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Broadleaf Plantain is a perennial broadleaf plant that grows in many locations from spring to autumn. Not only is this a vital wild edible plant for overall good health, this wild weed can be used to treat chronic diarrhea as well as digestive tract disorders. Broadleaf plantain is packed with nutrients and is safe to ingest. If a person chomps on some fresh leaves, these can be applied to the skin to treat minor burns, insect bites or open wounds.
Distinguishing Features: Broadleaf plantain has green, oval to egg-shaped leaves that grow in a rosette. These leaves have thick stems that meet at a base. When these stems are broken, they reveal string-like veins that resemble those in celery. Long-pointed, green, petite flowers grow from the base; these also contain a small pod housing dark seeds.
Leaves: The leaves grow in a rosette and can range from 5 to 30 cm in length. Plantain leaves have stems that contain string-like veins and these veins are seen on the leaf. There are five to seven prominent parallel veins from the base. Leaves are generally broadly lance-shaped to egg-shaped, are hairless or sparsely short haired.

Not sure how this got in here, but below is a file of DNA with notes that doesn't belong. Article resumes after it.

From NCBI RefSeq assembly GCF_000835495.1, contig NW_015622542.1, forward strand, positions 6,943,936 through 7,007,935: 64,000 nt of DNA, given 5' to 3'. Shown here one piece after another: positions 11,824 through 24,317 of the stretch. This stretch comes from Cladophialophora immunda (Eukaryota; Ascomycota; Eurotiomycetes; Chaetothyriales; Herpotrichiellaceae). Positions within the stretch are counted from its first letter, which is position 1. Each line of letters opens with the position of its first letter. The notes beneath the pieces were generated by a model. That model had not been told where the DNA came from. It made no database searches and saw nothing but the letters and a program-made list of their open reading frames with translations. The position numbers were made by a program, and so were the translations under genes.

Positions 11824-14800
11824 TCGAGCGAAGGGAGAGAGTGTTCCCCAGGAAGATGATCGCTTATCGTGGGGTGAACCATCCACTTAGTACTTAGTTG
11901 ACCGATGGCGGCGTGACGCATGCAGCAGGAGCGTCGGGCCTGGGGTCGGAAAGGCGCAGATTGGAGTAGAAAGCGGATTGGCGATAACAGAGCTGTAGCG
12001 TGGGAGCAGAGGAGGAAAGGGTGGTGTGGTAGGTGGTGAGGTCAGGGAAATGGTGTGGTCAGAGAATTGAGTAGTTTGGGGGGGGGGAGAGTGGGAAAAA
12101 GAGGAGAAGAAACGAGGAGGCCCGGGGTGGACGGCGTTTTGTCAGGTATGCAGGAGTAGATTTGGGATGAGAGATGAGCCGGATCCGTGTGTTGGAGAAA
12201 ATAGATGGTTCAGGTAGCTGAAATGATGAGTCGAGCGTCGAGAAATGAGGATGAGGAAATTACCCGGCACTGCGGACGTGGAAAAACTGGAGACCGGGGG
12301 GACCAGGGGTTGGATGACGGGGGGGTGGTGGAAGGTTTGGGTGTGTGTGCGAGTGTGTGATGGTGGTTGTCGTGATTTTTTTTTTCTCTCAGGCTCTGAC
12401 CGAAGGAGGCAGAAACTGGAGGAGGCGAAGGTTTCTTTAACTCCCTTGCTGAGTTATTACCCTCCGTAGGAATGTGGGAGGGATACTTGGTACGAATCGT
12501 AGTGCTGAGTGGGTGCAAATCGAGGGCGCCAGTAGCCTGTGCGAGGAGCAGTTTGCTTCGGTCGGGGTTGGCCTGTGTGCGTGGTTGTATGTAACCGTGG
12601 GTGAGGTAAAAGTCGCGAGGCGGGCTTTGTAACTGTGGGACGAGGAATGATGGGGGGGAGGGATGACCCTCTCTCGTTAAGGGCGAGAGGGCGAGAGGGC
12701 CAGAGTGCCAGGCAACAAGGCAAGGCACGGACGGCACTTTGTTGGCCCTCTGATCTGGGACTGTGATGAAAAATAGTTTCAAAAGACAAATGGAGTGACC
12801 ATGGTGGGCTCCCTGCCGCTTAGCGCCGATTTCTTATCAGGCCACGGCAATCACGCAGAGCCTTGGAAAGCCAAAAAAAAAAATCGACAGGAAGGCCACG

Height: Can grow to a height of 12cm.
Habitat: Can be found growing throughout Ontario and most of North America as well as in Europe and Asia in meadows, pastures, lawns, roadsides, gardens, and waste places.
Edible parts: The entire plant. Young leaves can be eaten raw or cooked. They are somewhat bitter and tedious to prepare because it’s generally preferable (though not required) to remove the fibrous strands before use. Many people blanch the leaves in boiling water before using them in salads in order to make them more tender. Once blanched, plantain can be frozen then used later in a sauté, soup or stew. Seeds can be eaten raw or cooked and can be tedious to harvest. The seed can be ground into a meal and mixed with flour. Dried leaves make a healthy herbal tea.
EdibleWildFood.com is informational in nature. While we strive to be 100% accurate, it is solely up to the reader to ensure proper plant identification. Some wild plants are poisonous or can have serious adverse health effects.
We are not health professionals, medical doctors, nor are we nutritionists. It is up to the reader to verify nutritional information and health benefits with qualified professionals for all edible plants listed in this web site. Please click here for more information.